NEW YORK - At 11:31 p.m. Eastern Daylight Time on Wednesday, April 24, Brock McGinn got his stick on a pass from Justin Williams to deflect the puck in past Braden Holtby, the euphoric, double overtime conclusion to a grueling seven-game First Round series against the Washington Capitals.
A little more than 12 hours later, the Carolina Hurricanes boarded a flight bound for Newark and, that afternoon, checked into their Manhattan hotel.
At 7:10 p.m. EDT on Friday, April 26, the puck dropped on Game 1 of the Second Round against the New York Islanders, a turnaround time of less than 44 hours between playoff games.
There wasn't much time to rest. There wasn't much time to think. There wasn't much time to prepare. The Hurricanes had to go out and simply play.
"We wanted to roll into this game on a high and try to keep riding that wave," said Jordan Staal, the overtime hero in a 1-0 Game 1 victory. "We came into this game feeling good about ourselves. Knowing our game is good enough, we keep at it and stay with it."
"We felt great. 100 percent, the whole time," captain Justin Williams grinned afterward.
The effects of having played 91:05 of emotional hockey just two nights prior were plainly evident.
"Oh, yeah," head coach Rod Brind'Amour said, his eyes wide. "That's the thing I give our group the biggest credit for tonight is somehow figuring out how to match the intensity right away."
Mercifully, Staal potted the lone goal of the game just 4:04 into overtime to give the jubilant - and, probably tired - Hurricanes a 1-0 series lead.
"You just didn't want this to drag on again because that's really going to have effects later on," Brind'Amour said. "Happy with the win, and happy that it really didn't drag on."
Video: Williams: "In the playoffs, you need tiny advantages"
The Hurricanes then, of course, opted to spend Saturday away from the rink. Rest is a weapon, and the team hasn't had much of it lately.
"This time of year, it's more mental fatigue, for me, than physical," Brind'Amour said at the team's hotel on Saturday. "Obviously you get nicked up and banged up, but there is less travel and we have days off in between games, so physically it's not as demanding as the mental grind. It's as important to rest the mind as it is the body."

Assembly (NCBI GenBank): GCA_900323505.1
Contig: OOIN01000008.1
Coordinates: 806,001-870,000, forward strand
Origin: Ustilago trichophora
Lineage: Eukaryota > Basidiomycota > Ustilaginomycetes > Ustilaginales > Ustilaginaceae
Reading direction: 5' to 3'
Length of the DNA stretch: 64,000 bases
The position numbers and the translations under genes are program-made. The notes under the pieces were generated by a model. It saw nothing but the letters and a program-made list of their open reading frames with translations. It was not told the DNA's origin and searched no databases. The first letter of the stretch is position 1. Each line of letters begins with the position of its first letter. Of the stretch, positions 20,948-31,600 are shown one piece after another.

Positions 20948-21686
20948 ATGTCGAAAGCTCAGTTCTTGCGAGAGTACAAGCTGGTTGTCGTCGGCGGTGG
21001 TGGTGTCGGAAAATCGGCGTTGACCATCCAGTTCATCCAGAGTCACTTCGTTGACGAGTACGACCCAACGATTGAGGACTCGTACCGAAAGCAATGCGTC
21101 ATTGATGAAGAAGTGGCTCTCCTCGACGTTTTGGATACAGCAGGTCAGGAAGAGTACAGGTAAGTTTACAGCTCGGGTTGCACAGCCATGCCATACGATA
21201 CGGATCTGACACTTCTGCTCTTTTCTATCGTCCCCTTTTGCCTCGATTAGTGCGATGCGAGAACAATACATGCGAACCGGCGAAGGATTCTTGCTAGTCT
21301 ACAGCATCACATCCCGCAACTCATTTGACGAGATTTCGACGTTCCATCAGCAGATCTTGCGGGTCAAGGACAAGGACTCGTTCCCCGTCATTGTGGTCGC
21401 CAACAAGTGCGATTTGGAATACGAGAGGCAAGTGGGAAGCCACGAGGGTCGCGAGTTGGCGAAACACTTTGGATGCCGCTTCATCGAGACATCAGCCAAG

And physically, the Hurricanes have fared well so far, all things, including injuries, considered.
The Canes might say they didn't have anything left in the tank in double overtime of Game 7, but the Capitals' wheels had fallen off long before. They were gassed, and it was only a matter of time before the Canes capitalized.
A chorus of boos would typically surround Brind'Amour ending his postgame win speeches with, "You've got Billy!" but the team is now seeing the long-term payoffs of those dreaded workouts.
"Bill Burniston, our strength coach, has been phenomenal all year, driving home the little things to be able to play at this time of year," Brind'Amour said.
Video: Bill Burniston Spotlight
Physically, the Hurricanes handled Game 1 as well as they could have hoped. There were some mental miscues that resulted in turnovers and quality scoring chances for the opposition, but Petr Mrazek was there to bail his team out, especially in the first period.
"There were some parts to the game last night that weren't our best, for sure. Probably some mental mistakes, if anything. You could contribute that to whatever - not much rest or getting into a new series, trying to feel each other out," Justin Faulk said. "We definitely made some mistakes that need to be cleaned up. We know that. We have better to give, and if we do that, we can continue to make it hard on them."
Saturday, then, is just as much a mental rest day as it is a physical rest day for the Hurricanes.
"Rest at this time of year is big," Calvin de Haan said after the game. "You've got 16 minutes before a hockey game to get going, so it's all good."
"When you get tired, you're prone to mistakes," Williams said. "When you can stay sharp mentally because you're in shape physically, it gives you a little advantage. In playoffs, you just need tiny, little advantages."
One advantage the Hurricanes have is a 1-0 series lead in the Second Round. They've achieved at least the split they were seeking on the road with now the opportunity to "get a little greedy," as Williams said, and steal another before heading back to Raleigh for Games 3 and 4.
"We're young - well some of us are - in shape and hungry," Williams said. "That's a good combination."